Most everyone knows what blue painter's tape is (or whatever color painter's tape you prefer), but not many know how to use it effectively. 

There are certain steps that must be followed to get a clean finish.

 

Tips and Tricks for Using Painter's Tapephoto courtesy of Jason Eppink flickr.com/photos/jasoneppink/7188614734/Use Real Painter's Tape
Do not use masking tape or other tape that looks similar to painter's tape. 

Painter's tape is specifically made to be removed easily from your walls, not leave sticky residue on your walls, and not pucker that would allow paint to bleed underneath.

 

Clean
Blue painter's tape does not adhere well to dust and dirt. 

Make sure to clean the surface you are applying the tape to and ensure it is completely dry before applying the tape.

 

Don't Stretch It
When applying the painter's tape, do not stretch it. 

Stretching it causes it to pucker and not adhere well to your walls or other surface you are painting.

 

Long Strips
Try to use very long strips of painter's tape instead of several smaller strips. 

Every place where the tape overlaps is an opportunity for paint to go where you don't want it.

 

Burnish
Using a bone folder, old credit card, or putty knife, push the painter's tape very hard to the surface to burnish it. 

You need to make sure it is 100% stuck to the surface you are painting.

 

Ensure no Bleeding
If you really want to be sure of no bleeding, paint the seam of the painter's tape with the color of paint underneath the tape, not the new color.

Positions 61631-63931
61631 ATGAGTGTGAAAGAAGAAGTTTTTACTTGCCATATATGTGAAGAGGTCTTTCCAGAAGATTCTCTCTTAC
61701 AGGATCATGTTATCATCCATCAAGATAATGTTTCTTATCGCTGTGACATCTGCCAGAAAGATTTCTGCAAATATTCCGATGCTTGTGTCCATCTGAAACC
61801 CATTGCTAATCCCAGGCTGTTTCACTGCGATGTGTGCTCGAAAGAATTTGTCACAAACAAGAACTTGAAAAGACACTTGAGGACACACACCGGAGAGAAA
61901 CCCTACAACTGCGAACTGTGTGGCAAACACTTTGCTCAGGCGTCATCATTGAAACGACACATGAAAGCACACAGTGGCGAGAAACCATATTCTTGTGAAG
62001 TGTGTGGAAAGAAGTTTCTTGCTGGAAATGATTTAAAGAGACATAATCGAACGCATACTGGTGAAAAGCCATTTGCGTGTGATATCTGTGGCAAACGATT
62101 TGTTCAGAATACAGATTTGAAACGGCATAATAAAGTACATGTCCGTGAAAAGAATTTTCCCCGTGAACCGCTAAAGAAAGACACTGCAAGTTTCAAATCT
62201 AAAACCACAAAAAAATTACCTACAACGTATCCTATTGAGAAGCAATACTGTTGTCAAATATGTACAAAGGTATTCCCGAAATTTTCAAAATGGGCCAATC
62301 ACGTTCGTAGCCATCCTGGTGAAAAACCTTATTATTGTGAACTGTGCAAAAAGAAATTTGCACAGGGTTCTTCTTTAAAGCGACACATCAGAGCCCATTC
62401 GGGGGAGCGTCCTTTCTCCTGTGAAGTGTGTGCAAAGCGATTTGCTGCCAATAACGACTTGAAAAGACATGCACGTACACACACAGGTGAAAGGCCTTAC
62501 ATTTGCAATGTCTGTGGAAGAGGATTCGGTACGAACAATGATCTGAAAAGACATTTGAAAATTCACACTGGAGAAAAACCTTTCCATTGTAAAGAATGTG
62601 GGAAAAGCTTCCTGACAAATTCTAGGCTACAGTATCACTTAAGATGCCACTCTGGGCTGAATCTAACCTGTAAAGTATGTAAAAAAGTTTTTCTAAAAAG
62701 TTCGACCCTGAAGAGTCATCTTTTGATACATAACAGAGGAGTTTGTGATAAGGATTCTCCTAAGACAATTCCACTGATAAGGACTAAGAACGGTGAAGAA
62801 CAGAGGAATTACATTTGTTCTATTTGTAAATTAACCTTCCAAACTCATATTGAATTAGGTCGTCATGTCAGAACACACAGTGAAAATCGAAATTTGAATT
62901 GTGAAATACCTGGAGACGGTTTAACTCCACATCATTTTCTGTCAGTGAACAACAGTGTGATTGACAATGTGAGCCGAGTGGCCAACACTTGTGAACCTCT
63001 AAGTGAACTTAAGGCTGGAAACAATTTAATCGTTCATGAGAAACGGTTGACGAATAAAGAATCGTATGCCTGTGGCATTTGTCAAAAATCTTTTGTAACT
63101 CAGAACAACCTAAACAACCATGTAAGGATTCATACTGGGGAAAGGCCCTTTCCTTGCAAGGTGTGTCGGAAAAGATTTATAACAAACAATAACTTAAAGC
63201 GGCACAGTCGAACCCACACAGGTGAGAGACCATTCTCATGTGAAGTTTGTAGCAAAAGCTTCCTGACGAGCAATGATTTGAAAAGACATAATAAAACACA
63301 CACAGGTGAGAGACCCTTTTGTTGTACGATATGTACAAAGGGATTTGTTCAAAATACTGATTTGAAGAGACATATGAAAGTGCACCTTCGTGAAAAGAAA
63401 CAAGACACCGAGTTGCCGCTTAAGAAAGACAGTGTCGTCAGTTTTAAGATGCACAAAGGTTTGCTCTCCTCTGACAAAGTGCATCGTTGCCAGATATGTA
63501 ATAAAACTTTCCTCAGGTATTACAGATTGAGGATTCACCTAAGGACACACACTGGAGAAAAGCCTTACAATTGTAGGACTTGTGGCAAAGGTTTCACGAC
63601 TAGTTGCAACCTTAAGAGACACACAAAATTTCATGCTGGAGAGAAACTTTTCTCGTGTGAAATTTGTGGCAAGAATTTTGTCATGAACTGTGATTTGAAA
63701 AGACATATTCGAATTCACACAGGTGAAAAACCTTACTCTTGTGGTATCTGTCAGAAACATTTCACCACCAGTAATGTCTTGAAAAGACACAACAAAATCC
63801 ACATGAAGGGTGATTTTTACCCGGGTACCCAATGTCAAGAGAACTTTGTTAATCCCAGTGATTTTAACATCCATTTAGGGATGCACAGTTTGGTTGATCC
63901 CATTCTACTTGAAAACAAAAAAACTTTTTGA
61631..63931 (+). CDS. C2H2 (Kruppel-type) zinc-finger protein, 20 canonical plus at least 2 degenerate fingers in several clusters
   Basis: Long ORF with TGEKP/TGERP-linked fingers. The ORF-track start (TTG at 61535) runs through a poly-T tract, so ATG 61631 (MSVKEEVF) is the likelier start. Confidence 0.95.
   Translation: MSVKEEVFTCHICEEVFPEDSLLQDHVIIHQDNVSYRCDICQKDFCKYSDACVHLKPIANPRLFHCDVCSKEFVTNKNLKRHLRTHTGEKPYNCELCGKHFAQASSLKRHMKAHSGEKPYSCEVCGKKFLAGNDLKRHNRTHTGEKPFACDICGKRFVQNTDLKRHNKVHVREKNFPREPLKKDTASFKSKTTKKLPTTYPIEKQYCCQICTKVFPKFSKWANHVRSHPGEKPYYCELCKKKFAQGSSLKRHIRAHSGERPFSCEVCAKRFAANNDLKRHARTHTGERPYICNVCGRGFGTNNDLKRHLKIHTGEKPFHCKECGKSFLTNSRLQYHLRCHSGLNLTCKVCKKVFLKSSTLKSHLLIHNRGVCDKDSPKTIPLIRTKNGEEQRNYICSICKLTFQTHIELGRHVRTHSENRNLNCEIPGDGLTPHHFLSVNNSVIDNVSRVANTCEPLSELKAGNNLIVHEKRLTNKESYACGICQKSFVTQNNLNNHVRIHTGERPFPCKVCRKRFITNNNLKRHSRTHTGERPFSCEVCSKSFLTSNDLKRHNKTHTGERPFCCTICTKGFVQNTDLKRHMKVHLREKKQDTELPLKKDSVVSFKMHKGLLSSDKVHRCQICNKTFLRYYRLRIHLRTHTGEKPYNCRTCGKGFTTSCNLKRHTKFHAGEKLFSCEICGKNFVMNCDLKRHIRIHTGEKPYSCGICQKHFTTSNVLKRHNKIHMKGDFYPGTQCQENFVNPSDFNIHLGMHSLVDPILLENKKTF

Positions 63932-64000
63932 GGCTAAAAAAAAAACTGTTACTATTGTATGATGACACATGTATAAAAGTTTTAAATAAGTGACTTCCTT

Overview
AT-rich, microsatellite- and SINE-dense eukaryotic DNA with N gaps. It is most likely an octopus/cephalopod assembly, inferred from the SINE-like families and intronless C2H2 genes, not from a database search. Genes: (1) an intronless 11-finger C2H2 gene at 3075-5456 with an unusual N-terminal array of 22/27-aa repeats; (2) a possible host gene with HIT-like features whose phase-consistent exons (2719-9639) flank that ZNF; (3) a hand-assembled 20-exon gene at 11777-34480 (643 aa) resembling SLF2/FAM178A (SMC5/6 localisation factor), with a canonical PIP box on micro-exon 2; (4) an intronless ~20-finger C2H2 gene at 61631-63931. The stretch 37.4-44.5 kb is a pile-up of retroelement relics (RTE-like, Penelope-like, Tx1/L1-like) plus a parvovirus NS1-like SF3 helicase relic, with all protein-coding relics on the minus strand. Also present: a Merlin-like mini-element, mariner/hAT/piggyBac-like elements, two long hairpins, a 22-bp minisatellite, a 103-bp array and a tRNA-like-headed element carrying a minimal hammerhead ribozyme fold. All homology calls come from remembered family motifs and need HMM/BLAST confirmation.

Let that dry before painting the new color you desire. 

For example, if you have a white wall and want to paint a green stripe, apply the painters tape, paint the edge with the white wall paint, let it dry, then paint over it with green.

 

Two Light Coats Instead of One
When painting your wall, use 2 light coats of paint instead of 1 thicker coat that might run or drip.

 

Remove Slowly
When removing the painter's tape, remove it perpendicular to your painted surface very slowly so you do not disturb your paint job. 

Do not keep the tape stuck to the wall longer than the painter's tape you purchased recommends.

 

Knife
If your painter's tape does not want to come off without taking the paint with it, cut the edge between the tape and the wall with a knife using a straight edge.  

 

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